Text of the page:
“International Legal Personality”
Co-authored with Alberto Costi, this will be Chapter 6 in the forthcoming textbook, International Law: A New Zealand Perspective (LexisNexis, Wellington, 2019).
“Peaceful Settlement of Disputes”
Co-authored with Scott Davidson, this will be Chapter 19 in the forthcoming textbook, International Law: A New Zealand Perspective (LexisNexis, Wellington, 2019).
“Beyond Skills and Doctrine: The Reform Enterprise’s Need for Interdisciplinarity”
This manuscript won the 2016 Oxford University Press and Australasian Law Teachers Association Best Paper on Legal Education.
There is debate about the ratio of doctrine to skills in undergraduate law programmes arising from a purported lack of practice-ready capability. This article looks at this discussion relative to an assumed objective of universities, which is to develop graduates with a rounded understanding of the world, and with skills for objective fact-finding and analysis. Rather than the two dimensions of doctrine and skill, this article employs a framework of four dimensions, basic and deep skills, and basic and deep knowledge. It is used to assess a four-year law programme taught largely through case-method against that assumed objective of universities. It concludes that two substantive elements were not addressed sufficiently, policy skills (as an element of deep skills) and deep knowledge. The importance of those elements is described and recommendations are offered for how to incorporate them with minimal impact on the teaching of legal skills and doctrine.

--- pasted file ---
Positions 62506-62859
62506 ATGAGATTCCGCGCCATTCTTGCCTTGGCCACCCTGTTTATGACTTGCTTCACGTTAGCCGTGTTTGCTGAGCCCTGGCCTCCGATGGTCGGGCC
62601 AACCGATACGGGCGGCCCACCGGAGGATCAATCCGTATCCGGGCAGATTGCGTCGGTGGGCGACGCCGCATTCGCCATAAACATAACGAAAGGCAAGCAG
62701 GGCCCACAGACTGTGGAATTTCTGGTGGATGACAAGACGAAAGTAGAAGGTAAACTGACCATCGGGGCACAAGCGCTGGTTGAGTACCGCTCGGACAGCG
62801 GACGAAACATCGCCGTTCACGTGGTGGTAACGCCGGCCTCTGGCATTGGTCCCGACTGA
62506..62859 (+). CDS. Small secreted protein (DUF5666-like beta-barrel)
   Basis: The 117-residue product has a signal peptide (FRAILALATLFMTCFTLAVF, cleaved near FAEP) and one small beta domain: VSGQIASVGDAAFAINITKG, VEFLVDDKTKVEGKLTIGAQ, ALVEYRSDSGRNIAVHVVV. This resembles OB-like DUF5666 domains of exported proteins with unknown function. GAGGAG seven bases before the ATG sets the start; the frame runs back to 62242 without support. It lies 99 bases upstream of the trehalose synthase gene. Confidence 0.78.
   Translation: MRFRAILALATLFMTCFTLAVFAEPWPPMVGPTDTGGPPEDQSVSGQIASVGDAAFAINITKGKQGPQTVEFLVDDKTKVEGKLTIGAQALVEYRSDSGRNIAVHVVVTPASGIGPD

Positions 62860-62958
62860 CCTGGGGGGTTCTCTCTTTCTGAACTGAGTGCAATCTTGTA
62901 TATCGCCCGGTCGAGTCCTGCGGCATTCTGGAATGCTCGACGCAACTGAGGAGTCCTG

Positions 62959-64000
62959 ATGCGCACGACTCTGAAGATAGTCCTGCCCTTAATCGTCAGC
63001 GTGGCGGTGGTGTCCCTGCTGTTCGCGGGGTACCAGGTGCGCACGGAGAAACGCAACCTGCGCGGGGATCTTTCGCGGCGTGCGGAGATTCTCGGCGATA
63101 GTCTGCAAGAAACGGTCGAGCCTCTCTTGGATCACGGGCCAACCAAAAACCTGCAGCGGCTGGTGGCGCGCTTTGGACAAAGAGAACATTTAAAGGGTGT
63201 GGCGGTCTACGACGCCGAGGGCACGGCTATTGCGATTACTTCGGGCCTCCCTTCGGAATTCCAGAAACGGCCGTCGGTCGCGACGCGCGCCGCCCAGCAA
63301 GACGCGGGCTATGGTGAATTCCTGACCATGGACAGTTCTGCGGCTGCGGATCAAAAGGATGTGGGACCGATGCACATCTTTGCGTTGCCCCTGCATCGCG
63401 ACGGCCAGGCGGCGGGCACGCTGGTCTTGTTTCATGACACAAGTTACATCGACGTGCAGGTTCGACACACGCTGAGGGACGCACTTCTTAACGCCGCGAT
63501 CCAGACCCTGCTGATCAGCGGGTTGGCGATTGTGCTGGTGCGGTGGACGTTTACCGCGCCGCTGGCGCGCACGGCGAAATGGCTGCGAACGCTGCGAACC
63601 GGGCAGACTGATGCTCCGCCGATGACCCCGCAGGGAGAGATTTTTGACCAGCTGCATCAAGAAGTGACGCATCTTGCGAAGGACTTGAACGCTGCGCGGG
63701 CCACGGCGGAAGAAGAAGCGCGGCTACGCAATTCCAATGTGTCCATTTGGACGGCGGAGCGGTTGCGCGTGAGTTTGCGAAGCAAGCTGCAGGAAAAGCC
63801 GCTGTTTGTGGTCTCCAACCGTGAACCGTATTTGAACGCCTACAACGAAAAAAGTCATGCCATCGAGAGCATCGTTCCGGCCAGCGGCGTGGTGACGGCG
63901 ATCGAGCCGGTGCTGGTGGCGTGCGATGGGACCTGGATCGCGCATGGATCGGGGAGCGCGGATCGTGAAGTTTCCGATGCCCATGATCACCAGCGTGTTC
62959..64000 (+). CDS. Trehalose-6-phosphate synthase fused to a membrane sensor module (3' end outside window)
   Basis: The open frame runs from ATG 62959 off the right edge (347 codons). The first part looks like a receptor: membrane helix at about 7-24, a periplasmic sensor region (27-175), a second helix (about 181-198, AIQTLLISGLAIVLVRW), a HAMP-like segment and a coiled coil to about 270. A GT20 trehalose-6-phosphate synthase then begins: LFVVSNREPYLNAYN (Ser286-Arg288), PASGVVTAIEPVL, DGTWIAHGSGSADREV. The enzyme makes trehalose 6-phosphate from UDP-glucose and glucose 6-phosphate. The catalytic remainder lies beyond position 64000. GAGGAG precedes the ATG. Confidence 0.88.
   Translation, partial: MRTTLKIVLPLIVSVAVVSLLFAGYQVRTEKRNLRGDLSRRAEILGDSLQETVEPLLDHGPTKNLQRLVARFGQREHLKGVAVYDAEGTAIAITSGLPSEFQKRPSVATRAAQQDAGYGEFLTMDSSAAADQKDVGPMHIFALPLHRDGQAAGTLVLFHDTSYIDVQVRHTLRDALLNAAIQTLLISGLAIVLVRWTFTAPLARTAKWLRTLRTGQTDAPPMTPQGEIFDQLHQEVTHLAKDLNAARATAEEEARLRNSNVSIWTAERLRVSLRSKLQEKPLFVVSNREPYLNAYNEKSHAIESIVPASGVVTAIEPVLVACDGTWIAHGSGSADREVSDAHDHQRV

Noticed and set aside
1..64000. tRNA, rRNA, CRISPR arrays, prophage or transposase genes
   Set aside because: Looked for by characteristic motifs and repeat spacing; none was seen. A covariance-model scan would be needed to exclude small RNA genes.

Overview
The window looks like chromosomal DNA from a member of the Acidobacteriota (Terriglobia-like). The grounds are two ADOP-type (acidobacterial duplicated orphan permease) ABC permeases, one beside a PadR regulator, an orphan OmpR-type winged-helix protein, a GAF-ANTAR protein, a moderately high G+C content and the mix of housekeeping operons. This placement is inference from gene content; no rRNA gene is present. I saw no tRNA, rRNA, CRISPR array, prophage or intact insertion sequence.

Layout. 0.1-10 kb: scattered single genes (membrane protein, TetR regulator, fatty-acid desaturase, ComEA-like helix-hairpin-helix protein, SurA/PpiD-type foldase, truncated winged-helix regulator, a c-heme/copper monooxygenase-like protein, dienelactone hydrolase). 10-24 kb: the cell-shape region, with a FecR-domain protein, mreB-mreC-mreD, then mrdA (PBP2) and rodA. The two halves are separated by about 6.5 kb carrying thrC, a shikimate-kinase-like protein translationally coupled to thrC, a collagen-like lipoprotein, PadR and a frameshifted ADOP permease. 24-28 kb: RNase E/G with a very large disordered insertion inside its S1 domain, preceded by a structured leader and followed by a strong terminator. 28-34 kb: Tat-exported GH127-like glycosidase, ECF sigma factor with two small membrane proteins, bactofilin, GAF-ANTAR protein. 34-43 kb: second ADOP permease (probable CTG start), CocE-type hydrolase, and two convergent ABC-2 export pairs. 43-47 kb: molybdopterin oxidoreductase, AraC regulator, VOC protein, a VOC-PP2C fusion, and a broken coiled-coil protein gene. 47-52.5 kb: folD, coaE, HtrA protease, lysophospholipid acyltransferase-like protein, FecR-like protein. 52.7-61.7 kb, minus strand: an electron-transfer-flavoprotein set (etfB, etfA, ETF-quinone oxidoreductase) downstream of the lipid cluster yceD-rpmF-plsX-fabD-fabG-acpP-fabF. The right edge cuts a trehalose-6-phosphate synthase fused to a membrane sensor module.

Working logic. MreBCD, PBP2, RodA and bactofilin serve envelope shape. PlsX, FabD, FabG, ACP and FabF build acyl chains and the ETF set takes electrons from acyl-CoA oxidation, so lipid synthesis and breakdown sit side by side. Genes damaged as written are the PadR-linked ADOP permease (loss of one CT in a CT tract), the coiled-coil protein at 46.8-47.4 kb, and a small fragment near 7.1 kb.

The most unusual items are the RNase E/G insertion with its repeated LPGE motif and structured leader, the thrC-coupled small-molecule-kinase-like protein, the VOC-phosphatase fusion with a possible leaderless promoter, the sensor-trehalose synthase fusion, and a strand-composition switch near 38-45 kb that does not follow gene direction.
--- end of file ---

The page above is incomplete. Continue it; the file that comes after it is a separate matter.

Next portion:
Enhancing the UN Free & Equal Campaign by Targeting the Wellbeing of Bisexual People
Co-authored with Sandra Dickson, this was a proposal for the United Nations’ Free & Equal campaign, which was later accepted. The document sets out the context for the programme, including bisexuality itself, along with the pressing issues of biphobia. It proposes a targeted campaign that uses tools and methods that Free & Equal has already employed, so that it can build on that expertise and experience.
[Postscript: The proposal was adopted and, as at November 2017, the staff at Free & Equal are currently developing a campaign.]
“The Ongoing Legal Status of Low-Lying States in the Climate Changed Future”
Small States in a Legal World [publisher’s website]
- Co-authored with Alberto Costi.
- Chapter 6 in Petra Butler and Caroline Morris (eds) Small States in a Legal World (Springer, 2017).
Low-lying States that may become uninhabitable because of climate change are confronted by many unique challenges, including whether their statehood status should continue if entire populations are forced to relocate to other States’ territories. Since the criteria for establishing new States include a defined territory and a permanent population, it is sometimes assumed that these criteria are also essential for the continuity of statehood. This chapter examines the traditional Montevideo statehood criteria with respect to continuity of low-lying States, and highlights cases where States have relied on unorthodox means of meeting those criteria. It surveys alternative types of international legal personality. The analysis finds no authority to support extinguishing the legal personality of these States because of factual changes to the Montevideo criteria. It argues there is potential for either innovative solutions for maintaining statehood, or for converting to an alternative legal personality.